Last week, the world turned its attention to the resort city of Sochi on Russia’s Black Sea coast for the 2014 Winter Olympics. While television has showed endless montages of athletes winning gold medals, people enjoying the sights and sounds of Sochi, and breathtaking shots of the seemingly endless Caucasus Mountains, one integral part of Russian life has thus far been left out: cars.
Cars have become more and more important in Russia since the dissolution of the Soviet Union. This rings especially true in cities like Moscow, where a sizable middle class (and the Russian elite) has been buying loads of cars to get around, despite the city’s excellent public transportation system. So what kinds of cars do Russians like to buy? Well, that depends on where in the country you go. In the center of Moscow, you’ll be hard-pressed to find a car that doesn’t carry a BMW or Mercedes-Benz badge. Maybachs, Bentleys and Rolls-Royces are pretty common sights as well.
Venture out of central Moscow, however, and you’ll see a picture that looks similar to, but a bit different from, what we have here in the United States. In Russia, AvtoVAZ (better known as Lada) reigns supreme. Of the top car brands in Russia, Lada outsold its closest competitor, French carmaker Renault, by more than a two-to-one margin last year. So what exactly is similar? A lot. Of the 25 most popular cars in Russia, 10 are available in the United States. Keep reading to find out what to buy if you want to fit in with the Russians during these Winter Olympics.
10. Whether you’re looking to do a little mushroom hunting (a popular pastime in Russia) or need to survive the New England winter, the Kia Sportage will help you do just that. Put into production in 1993, the Sportage has become a staple among compact SUVs in both the U.S. and Russia. In the U.S., the car is one of the best deals around, offering alloy wheels, phone connectivity and satellite radio in its cheapest form. Step up to the all-wheel-drive version and you’ll never have a problem with winter. That being said, the Sportage is still small—very small—which could prove a disadvantage to some. However, for those in the world’s most congested city (Moscow), the Sportage is a great choice for zipping around in traffic on a cold winter’s day.
9. Although it is far more popular with Americans than Russians, the Toyota Corolla still makes it on both countries’ top-25 lists. Loved and loathed, the Corolla knows controversy. According to fans, the Corolla is one of the longest-lasting, most-dependable cars on the road. “It’s cheap, it’ll always get you there, and you’ll be safe on the way there,” they reason. Detractors, on the other hand, cite the lack of soul they feel in the Corolla, often calling it “an appliance.” Whatever your feelings on the Corolla are, thousands of Russians and Americans have sided with the fans and deemed the Corolla worthy.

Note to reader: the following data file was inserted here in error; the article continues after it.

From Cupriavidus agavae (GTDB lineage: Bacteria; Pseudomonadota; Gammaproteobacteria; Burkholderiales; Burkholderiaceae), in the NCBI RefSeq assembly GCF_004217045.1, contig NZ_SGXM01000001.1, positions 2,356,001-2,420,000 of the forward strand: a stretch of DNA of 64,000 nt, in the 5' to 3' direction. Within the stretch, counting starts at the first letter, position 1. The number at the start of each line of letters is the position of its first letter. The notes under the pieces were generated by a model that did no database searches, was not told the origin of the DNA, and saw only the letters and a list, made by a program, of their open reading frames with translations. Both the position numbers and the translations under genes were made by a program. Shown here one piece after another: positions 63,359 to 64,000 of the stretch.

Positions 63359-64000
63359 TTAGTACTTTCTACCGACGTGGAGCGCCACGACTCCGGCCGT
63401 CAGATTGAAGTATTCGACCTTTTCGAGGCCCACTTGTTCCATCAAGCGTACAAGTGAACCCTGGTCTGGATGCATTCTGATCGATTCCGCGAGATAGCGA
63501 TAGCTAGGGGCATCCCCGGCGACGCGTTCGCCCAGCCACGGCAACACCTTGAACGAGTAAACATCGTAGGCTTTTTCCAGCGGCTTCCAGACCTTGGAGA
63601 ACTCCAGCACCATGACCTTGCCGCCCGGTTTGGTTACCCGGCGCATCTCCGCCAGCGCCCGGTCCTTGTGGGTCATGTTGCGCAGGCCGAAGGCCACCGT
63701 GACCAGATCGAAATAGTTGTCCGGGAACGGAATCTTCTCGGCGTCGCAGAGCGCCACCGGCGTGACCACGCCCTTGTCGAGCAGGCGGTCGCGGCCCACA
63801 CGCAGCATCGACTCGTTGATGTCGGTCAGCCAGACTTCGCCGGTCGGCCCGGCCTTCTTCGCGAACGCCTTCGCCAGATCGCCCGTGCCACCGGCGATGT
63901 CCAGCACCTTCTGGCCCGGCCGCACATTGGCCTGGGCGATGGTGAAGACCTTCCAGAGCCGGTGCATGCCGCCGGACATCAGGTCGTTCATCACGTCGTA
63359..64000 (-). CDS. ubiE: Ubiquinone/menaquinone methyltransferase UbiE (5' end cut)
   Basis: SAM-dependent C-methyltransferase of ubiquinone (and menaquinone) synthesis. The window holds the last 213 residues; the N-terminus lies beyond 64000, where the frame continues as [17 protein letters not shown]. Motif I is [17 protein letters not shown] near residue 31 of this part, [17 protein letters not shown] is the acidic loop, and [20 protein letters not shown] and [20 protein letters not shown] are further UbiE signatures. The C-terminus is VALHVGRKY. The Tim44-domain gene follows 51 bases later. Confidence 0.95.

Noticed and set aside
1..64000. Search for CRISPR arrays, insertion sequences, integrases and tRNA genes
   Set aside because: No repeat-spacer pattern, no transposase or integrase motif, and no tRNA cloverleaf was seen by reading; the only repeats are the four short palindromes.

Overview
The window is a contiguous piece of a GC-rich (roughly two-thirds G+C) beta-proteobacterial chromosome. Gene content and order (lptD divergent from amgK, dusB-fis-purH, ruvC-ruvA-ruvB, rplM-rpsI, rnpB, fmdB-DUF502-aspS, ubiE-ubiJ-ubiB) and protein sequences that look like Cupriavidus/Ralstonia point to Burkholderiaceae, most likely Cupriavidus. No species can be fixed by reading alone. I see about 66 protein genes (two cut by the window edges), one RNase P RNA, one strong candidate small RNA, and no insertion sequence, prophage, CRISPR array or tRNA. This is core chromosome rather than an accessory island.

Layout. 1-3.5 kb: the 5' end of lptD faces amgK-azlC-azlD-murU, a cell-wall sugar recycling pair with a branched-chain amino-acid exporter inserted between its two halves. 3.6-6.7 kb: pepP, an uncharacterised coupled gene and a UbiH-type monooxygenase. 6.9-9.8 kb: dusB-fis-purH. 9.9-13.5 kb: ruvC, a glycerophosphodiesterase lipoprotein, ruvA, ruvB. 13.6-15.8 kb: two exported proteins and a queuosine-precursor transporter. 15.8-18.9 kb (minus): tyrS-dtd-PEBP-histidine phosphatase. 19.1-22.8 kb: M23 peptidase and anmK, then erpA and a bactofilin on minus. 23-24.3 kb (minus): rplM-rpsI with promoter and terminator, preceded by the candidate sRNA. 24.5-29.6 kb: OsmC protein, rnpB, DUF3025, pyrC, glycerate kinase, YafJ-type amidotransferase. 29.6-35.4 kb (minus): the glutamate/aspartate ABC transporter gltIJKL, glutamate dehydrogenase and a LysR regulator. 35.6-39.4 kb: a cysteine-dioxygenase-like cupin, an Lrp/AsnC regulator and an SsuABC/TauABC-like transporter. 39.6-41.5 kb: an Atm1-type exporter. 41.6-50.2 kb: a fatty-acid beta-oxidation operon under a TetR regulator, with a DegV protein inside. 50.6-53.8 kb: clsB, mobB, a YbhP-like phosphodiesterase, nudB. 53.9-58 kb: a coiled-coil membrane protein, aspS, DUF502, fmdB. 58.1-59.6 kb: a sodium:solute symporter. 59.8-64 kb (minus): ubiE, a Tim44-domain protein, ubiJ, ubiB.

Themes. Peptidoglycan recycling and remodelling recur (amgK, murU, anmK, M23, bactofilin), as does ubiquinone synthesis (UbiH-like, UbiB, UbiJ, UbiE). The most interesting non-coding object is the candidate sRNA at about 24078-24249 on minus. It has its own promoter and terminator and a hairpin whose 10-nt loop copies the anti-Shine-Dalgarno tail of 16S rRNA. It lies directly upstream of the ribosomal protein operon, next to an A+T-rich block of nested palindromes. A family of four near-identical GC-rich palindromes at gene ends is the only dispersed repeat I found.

8. Up next is a car born in Wayne, Michigan—make that Vsevolozhsk, Russia. Built all over the world, the Ford Focus is a European car made by an American company. Launched by Ford of Europe in 1998, the Focus quickly showed off its global appeal and made its way across the pond in 1999 as a 2000 model. Famous for being one of the most fun-to-drive cars on the road (largely due to its precise handling), the Focus has been a favorite of driving fans for years. Things only got better when Ford introduced the Focus ST, which links a crisp 6-speed manual to an impressive 2.0-liter turbocharged 4-cylinder churning out 252 hp. Couple that with the car’s good looks, and it’s easy to see why the Focus is an international best-seller.
7. The Saturn Astra never really took off in the United States. An attempt by General Motors to sell its wildly popular Opel Astra (as the car is known in Russia) in the U.S., the Saturn Astra came to the market at about the worst possible time: 2008. Not only was the American economy just entering a financial crisis, but GM was in turmoil and on the verge of filing for Chapter 11. When the smoke cleared in 2010, Saturn got the axe. Despite lackluster sales under the Saturn name, the car was reintroduced as the Buick Verano for 2012. Since then, sales have been strong in both the U.S. and Russia, with many buyers choosing the car due to its pleasant-yet-sporty demeanor.
6. The Nissan Rogue may not be available in Russia, but its sibling, the Nissan Qashqai, sure is. Sitting on the same platform and similar in many ways, the Rogue and Qashqai are two of the most popular crossovers in both the American and Russian markets. While the Rogue is a bit bigger than the Qashqai, the cars have similar looks and can be hard to distinguish to the untrained eye. A Rogue should definitely help you blend in in Sochi.